The new source HESS J1641-463 emerging near HESS J1640-465

October 2012

Previous | Index | Next

Radio image of the vicinity of the gamma ray source HESS J1640-456, with the two remnants G338.3-0.0 and G338.5+0.1. 843 MHz image from the Sydney University Molonglo Sky Survey.

With increasing exposure and statistics in the Galactic plane, complex gamma-ray sources are better resolved and frequently new structures appear. This is the case for a new source in the vicinity of the strong gamma ray source HESS J1640-465: in about 80 hours of data, a second nearby object emerges, see Fig. 1. The new source is particularly prominent at higher gamma ray energies: Fig. 2 illustrates how a tail in the distribution of gamma rays around HESS J1640-465 develops into a separate source, when the energy of gamma rays is gradually increased. The new source, HESS J1641-463, has a size consistent with the angular resolution of the instrument (shown as inset in Fig. 1) and is hence consistent with a point source of gamma rays. In contrast, HESS J1640-465 is clearly an extended object. HESS J1641-463 has a flux of about 2% of the Crab flux (above 1 TeV) and its gamma ray spectrum exhibits a spectral index of about 2.0. This new discovery nicely demonstrates the power and resolution of modern Cherenkov telescopes.

The newly discovered source is coincident with the radio supernova remnant G338.5+0.1, adjacent to the remnant G338.3-0.0 which coincides with HESS J1640-465 Fig. 3; in radio the two remnants are connected by the bright HII region G338.4+0.0. The pointlike nature of HESS J1641-463 suggests that the emission may not be connected with the extended supernova remnant, but rather with a pulsar wind nebula at the center of the remnant, driven by a - yet undetected - pulsar. Another option could be a binary system, similar to HESS J0632+057 However, no variability is detected in the gamma ray flux. Deeper X-ray observations covering the field will help to reveal the nature of this new source, for example by exposing an X-ray pulsar wind nebula as seen in other H.E.S.S. sources, e.g. in SNR G327.1-1.1.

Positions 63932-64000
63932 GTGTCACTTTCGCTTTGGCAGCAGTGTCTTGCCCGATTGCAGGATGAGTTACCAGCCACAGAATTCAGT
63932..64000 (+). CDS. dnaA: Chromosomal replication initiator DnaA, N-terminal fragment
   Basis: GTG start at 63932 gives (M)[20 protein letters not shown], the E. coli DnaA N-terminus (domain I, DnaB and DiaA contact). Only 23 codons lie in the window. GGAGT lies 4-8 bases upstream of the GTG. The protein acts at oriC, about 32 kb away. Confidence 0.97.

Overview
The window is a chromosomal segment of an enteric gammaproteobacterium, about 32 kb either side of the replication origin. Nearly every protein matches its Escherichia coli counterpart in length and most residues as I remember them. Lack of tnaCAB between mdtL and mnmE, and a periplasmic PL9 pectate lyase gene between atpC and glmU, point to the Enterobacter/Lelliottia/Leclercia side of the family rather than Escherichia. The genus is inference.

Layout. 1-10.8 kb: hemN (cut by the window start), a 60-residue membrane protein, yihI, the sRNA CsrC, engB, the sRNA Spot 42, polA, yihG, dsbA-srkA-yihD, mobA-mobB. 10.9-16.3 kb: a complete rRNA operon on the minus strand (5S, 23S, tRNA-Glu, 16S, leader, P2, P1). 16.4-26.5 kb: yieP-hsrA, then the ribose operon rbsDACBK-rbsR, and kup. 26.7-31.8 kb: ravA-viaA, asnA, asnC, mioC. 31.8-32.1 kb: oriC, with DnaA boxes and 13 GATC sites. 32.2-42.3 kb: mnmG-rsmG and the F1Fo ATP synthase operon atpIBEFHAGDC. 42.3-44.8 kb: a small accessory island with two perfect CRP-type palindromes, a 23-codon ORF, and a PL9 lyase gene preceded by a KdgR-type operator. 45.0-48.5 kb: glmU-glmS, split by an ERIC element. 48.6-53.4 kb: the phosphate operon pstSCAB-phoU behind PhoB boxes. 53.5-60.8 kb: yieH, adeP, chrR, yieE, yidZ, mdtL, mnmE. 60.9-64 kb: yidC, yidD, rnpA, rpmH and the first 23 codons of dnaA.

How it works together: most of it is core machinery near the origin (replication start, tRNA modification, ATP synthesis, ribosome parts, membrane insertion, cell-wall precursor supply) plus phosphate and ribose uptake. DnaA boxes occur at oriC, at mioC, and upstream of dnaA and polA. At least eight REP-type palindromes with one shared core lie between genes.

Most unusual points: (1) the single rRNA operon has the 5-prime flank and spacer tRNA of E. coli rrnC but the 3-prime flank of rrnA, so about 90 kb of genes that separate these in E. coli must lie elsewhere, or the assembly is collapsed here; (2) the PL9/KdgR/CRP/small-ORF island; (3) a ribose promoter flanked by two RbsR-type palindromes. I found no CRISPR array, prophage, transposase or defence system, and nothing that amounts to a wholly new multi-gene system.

Reference: "Discovery of the hard VHE γ-ray source HESS J1641−463", H.E.S.S. Collaboration, A. Abramoswki et al., in preparation.

Fig. 1: Very high energy gamma ray map of the field around HESS J1640-465 / HESS J1641-463, for gamma rays about 4 TeV. Black solid contours indicate the significance of the emission at the 5, 6, 7 and 8 sigma level. The inset illustrates the point spread function, i.e. the angular resolution of the instrument. The red box indicates the slices through the gamma ray images, shown in Fig. 2.
Fig. 2: Distribution of gamma ray flux along the slice indicated in Fig. 1, for different energy bands: all energies, and above 1, 2, 3, 4 and 5 TeV. The full lines model the distribution as a superposition of two sources with a Gaussian intensity distribution. Dashed vertical lines indicate the centers of the two radio supernova remnants. A single Gaussian source (dashed Gaussians) is not compatible with the data.
Fig. 3: Radio view (MOST 843 MHz) of the field of G338.5+0.1 and G338.3-0.0. The 6, 7 and 8 sigma significance contours of the gamma ray emission > 4 TeV are shown as black contours. The catalog position and extension of G338.5+0.1 is indicated as a dashed black circle, the best fit position of HESS J1641−463 is shown as a black cross. The positions of nearby HII regions, of SNR G338.3-0.0 and of HESS J1640-465 are also indicated.